Howard Student Broadcasts Controversial Essay for National Public Radio PDF Print E-mail
By Aleesa Mann -- Black College Wire   

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Pendarvis Harshaw
"For a lot of my friends, the transition from having sex with -- to sex without -- a condom is seen as a symbolic engagement," says Pendarvis Harshaw, junior telecommunications major and Freelance Content Producer for National Public Radio's (NPR) Youth Radio organization.

"It shows trust, commitment, and the prospect of a shared future," he adds.

As bold as the statement may be, it is a part of Harshaw's essay, "Sex Without Condoms Is the New Engagement Ring," where he explores the way today's youth approach monogamy in relationships.

The essay was submitted as a part of Youth Radio's "What's the New What?" series, which highlights new trends in youth culture.

In the on-air essay, Harshaw acknowledges the dangers of contracting STDs and the risk of unexpected pregnancies. He emphasized that while youth may ditch condoms in their sexual activities, other forms of birth control are still widely used.

After conducting an informal survey, Harshaw said he came up with the leading argument for his essay.

"[I spoke with] everybody from friends, to co-workers, to residents about relationships-how to approach getting into a monogamous relationship, and I saw a consistent trend," says Harshaw. "A lot of people were talking about the most major step is the step toward unprotected sex."

The controversial issue tackled in Harshaw's essay has definitely raised eyebrows among the NPR audience and has received harsh criticisms and empathetic remarks alike.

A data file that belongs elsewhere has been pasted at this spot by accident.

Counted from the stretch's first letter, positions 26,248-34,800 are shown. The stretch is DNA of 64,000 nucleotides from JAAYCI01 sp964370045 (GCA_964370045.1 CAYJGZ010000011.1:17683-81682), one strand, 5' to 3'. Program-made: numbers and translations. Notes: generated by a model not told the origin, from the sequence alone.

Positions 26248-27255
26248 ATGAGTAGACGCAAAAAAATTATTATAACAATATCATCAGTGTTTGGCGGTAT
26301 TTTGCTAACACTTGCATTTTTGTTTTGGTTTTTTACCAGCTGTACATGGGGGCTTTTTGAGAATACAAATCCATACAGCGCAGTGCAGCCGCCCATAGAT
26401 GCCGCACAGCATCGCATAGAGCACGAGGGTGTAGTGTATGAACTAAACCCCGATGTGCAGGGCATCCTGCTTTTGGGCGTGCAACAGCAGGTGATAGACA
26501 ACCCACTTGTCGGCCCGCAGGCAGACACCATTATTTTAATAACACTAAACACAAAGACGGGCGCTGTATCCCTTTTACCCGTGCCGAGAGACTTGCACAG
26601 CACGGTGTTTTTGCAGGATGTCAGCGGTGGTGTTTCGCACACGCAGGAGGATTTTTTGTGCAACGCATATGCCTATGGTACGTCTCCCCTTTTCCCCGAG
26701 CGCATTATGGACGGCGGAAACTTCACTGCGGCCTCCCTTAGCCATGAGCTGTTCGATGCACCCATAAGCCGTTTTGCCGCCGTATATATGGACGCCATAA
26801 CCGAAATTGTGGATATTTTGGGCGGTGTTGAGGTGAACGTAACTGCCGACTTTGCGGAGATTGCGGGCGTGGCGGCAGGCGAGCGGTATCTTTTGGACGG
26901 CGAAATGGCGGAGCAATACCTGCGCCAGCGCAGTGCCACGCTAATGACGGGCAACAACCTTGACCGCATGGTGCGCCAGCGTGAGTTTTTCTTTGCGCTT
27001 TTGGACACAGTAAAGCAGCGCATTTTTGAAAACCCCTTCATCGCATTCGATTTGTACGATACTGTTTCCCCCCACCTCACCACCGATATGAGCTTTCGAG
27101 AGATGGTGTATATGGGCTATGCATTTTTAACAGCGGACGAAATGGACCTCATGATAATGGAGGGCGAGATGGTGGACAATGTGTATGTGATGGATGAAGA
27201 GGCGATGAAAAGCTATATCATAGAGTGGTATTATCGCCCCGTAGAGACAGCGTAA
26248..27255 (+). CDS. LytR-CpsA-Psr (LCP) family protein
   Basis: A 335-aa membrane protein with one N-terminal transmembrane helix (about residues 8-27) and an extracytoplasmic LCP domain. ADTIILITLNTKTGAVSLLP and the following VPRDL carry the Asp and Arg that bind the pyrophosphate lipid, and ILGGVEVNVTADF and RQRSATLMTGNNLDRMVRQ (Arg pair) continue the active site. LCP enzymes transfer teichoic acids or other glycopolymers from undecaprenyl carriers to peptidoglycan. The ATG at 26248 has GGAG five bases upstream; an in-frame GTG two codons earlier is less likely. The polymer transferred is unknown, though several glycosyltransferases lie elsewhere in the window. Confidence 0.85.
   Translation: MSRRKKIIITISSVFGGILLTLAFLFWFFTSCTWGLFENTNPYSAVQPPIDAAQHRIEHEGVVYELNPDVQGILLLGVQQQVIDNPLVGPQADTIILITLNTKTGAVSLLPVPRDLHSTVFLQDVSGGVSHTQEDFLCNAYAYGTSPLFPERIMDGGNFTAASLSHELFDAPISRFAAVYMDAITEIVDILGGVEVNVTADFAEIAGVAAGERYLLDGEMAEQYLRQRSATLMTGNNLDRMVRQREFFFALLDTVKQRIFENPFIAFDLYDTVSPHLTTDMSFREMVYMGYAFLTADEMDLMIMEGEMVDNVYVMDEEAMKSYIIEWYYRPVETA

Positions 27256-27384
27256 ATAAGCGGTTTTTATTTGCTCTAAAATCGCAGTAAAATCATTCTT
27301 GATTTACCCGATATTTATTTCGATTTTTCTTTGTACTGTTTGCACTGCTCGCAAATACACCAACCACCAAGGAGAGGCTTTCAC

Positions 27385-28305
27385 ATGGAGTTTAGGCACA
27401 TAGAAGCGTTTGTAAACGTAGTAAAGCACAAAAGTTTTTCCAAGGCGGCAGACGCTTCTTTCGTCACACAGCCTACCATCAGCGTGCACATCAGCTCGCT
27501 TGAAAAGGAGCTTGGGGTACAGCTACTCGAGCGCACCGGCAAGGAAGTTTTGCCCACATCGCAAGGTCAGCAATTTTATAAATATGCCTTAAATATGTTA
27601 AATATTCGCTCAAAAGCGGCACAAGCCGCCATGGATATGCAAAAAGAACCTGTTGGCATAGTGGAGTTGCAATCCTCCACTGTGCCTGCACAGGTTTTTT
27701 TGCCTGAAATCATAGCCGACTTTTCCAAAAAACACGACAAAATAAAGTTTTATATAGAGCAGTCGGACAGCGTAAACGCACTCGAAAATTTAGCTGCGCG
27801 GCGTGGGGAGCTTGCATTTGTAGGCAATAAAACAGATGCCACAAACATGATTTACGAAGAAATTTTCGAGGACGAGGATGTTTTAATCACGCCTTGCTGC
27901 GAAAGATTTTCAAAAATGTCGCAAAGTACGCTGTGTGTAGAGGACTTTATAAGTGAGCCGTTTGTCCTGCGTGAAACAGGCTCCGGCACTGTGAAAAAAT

"I believe the feedback was mixed because older folks just plain do not want to hear the truth about young people encountering heavy sexual situations at younger ages. These situations are definitely adult, and used to be taboo to even talk about, but children have been bombarded with so much sexual imagery by the media, that the situations themselves have become common," says senior Matt Cody, film production major and founder of HowHood University Records.

Harshaw, who set out to shed light on youth perspective of monogamy with this essay, has been surprised and pleased with the feedback surrounding his argument.

"This is like I set off a fire alarm or something, really it just went haywire," he says almost incredulously. "I love the fact that people are talking about it. I love the fact that people are disgusted by it and I love the fact that people who aren't of the demographic I surveyed, actually agree with it."

Many Howard students have also shown support for Harshaw's essay. "His essay really does make a valid point and raises the question about the meaning of sex to our generation," says Joya Dupre, junior biology major.

Dupre feels students may be weary of traditional engagement practices, and marriage altogether, because of increasing divorce rates. Yet, considering the risks of sex with a condom Dupre said, "So many couples today are engaging in unprotected sex but not getting engaged. In fact, they believe that sex without a condom is less risky than tying the knot, when in actuality it isn't."

Brandon Williams, a junior international business major, also feels Harshaw's essay gives voice to a rising sentiment among youth.

"When I look at the younger generation behind us I see that what they hear, see and learn they attribute to their daily lives," Williams says. "Marriage is just as common as divorce now, so for a younger generation to feel safe they may say that unprotected sex lets them know how committed to the situation [a] love interest may be."

Aleesa Mann writes for The Hilltop, the Howard University student newspaper, which originally published this article.

Posted Aug. 15, 2008
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